Poet's Choice: 'Nude Asleep in the Tub' by Wayne Miller
"Nude Asleep in the Tub" began when I attended an exhibition -- I believe at the MoMA in 1998 -- of Pierre Bonnard's beautiful paintings of interior domestic scenes, many of which are of his wife bathing. I had just moved to New York, shortly after finishing college, and what struck me about the work was Bonnard's ability to create the illusion of flickering light within a static canvas. Over the following two years, I attempted several versions of a poem about a woman in a bathtub, all of which failed miserably.
I picked up the poem -- or the idea for the poem -- again in 2005, when I'd been living with my girlfriend for a couple years in Kansas City. Now that I had lived with someone for more than a very short while, I discovered I had come to understand more fully what those Bonnard paintings were about: that moment when one's beloved withdraws inward to attend to her interior life, even though you are present in the room. It's in such moments that a relationship can, paradoxically, feel most intimately entangled -- the beloved suddenly recaptures that glow of mystery and distance a regular life together erodes; at the same time, she exudes a level of comfort and intimacy that is only possible after a period of living together.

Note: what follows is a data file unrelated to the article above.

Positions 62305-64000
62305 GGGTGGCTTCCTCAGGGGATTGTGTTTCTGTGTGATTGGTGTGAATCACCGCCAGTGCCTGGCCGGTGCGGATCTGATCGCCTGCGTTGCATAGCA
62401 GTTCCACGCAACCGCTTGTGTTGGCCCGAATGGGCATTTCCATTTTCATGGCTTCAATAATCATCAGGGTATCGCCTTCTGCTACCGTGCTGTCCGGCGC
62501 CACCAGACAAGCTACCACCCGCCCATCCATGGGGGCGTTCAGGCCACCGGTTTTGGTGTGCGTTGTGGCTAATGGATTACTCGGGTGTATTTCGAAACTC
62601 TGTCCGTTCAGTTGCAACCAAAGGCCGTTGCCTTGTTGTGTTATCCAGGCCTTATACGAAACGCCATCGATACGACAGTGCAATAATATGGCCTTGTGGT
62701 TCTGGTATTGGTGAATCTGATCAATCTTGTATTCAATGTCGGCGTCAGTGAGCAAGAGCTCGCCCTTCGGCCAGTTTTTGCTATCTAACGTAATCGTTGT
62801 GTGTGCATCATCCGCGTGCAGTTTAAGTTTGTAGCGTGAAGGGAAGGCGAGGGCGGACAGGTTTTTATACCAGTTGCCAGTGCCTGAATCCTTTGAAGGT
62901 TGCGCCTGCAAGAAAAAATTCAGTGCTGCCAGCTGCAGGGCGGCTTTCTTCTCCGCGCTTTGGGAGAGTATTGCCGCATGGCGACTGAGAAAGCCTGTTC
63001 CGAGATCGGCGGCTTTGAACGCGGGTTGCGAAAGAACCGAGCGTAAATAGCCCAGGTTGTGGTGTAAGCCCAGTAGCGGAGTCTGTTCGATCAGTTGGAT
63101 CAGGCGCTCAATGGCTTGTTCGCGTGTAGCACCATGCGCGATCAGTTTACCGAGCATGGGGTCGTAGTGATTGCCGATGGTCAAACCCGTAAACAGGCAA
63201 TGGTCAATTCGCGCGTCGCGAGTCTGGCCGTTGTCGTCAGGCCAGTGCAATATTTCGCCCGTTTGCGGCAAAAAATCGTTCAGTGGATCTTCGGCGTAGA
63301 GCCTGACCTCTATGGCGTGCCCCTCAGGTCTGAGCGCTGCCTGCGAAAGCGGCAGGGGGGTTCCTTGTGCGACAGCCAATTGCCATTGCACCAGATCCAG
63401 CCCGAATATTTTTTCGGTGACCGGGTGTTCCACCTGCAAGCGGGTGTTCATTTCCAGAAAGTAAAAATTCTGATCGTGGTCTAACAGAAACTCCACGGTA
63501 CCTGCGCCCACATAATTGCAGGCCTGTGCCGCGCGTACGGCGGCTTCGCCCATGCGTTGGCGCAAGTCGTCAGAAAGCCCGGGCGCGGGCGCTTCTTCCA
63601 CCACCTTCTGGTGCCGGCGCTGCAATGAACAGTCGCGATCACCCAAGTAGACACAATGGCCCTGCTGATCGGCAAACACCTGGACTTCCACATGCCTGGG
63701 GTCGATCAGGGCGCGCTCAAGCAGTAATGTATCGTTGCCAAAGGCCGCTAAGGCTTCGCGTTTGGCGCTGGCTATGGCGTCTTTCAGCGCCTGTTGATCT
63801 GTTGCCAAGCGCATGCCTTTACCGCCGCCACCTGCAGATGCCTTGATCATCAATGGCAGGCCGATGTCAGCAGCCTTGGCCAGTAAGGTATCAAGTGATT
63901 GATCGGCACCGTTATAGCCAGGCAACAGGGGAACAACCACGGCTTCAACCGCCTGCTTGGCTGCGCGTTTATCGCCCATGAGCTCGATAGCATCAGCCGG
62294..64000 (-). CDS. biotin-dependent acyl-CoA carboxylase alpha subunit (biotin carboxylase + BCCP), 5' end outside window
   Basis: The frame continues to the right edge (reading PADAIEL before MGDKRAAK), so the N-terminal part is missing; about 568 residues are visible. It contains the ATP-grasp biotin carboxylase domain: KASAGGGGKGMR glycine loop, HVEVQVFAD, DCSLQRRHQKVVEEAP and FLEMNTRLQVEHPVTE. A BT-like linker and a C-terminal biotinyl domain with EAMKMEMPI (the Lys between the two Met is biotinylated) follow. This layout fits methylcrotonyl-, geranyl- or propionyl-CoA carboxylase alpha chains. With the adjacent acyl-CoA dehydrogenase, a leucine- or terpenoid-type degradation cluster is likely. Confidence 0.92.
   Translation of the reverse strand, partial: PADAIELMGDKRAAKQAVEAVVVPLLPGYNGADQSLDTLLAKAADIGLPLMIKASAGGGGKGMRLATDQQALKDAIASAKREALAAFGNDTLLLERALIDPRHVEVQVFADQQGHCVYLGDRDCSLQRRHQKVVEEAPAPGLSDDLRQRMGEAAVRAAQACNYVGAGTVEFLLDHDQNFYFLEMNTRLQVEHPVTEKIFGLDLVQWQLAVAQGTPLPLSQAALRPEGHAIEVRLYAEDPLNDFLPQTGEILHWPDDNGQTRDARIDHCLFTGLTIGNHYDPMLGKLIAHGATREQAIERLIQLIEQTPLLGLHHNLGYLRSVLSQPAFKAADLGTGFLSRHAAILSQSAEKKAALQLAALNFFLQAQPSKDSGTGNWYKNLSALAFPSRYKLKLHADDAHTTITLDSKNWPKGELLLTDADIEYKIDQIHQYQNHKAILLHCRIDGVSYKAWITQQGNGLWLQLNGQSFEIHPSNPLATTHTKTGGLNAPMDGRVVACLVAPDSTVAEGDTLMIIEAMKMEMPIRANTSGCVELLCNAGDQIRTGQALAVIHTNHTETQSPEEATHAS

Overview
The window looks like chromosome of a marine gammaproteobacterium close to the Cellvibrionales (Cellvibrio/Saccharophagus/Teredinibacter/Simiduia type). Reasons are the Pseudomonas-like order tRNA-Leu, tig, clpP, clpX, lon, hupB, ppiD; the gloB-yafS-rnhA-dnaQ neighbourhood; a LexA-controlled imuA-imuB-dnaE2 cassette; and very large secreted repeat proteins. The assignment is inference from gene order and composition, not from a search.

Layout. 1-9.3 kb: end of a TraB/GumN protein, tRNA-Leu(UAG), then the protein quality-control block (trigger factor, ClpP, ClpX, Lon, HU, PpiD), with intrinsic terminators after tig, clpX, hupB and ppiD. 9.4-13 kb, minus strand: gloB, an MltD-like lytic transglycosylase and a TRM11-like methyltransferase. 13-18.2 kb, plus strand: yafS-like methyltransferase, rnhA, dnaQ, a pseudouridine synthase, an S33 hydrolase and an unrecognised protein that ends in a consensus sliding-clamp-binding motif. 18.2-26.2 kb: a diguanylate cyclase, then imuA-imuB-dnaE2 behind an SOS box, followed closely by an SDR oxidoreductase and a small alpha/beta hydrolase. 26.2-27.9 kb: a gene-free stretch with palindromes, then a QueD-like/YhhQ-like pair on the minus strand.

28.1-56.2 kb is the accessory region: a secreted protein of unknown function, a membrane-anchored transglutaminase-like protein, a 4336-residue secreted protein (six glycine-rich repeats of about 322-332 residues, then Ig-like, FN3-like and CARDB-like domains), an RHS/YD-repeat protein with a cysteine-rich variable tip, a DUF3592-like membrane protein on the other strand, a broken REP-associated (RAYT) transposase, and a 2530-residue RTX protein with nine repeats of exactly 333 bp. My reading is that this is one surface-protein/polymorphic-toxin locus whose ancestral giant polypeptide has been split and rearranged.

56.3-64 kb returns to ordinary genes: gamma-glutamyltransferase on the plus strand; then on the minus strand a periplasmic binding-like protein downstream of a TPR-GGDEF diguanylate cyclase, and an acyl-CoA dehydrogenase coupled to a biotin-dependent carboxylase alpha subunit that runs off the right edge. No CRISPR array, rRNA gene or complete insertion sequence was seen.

As is often the subject of poetry, it also struck me how briefly such moments last.
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Nude Asleep in the Tub
As if she were something opened --
like a pocket watch -- her body
slipped beneath a surface
peeled back to reveal its surface --
drops of air clinging to her thighs
like roe. Outside, the snow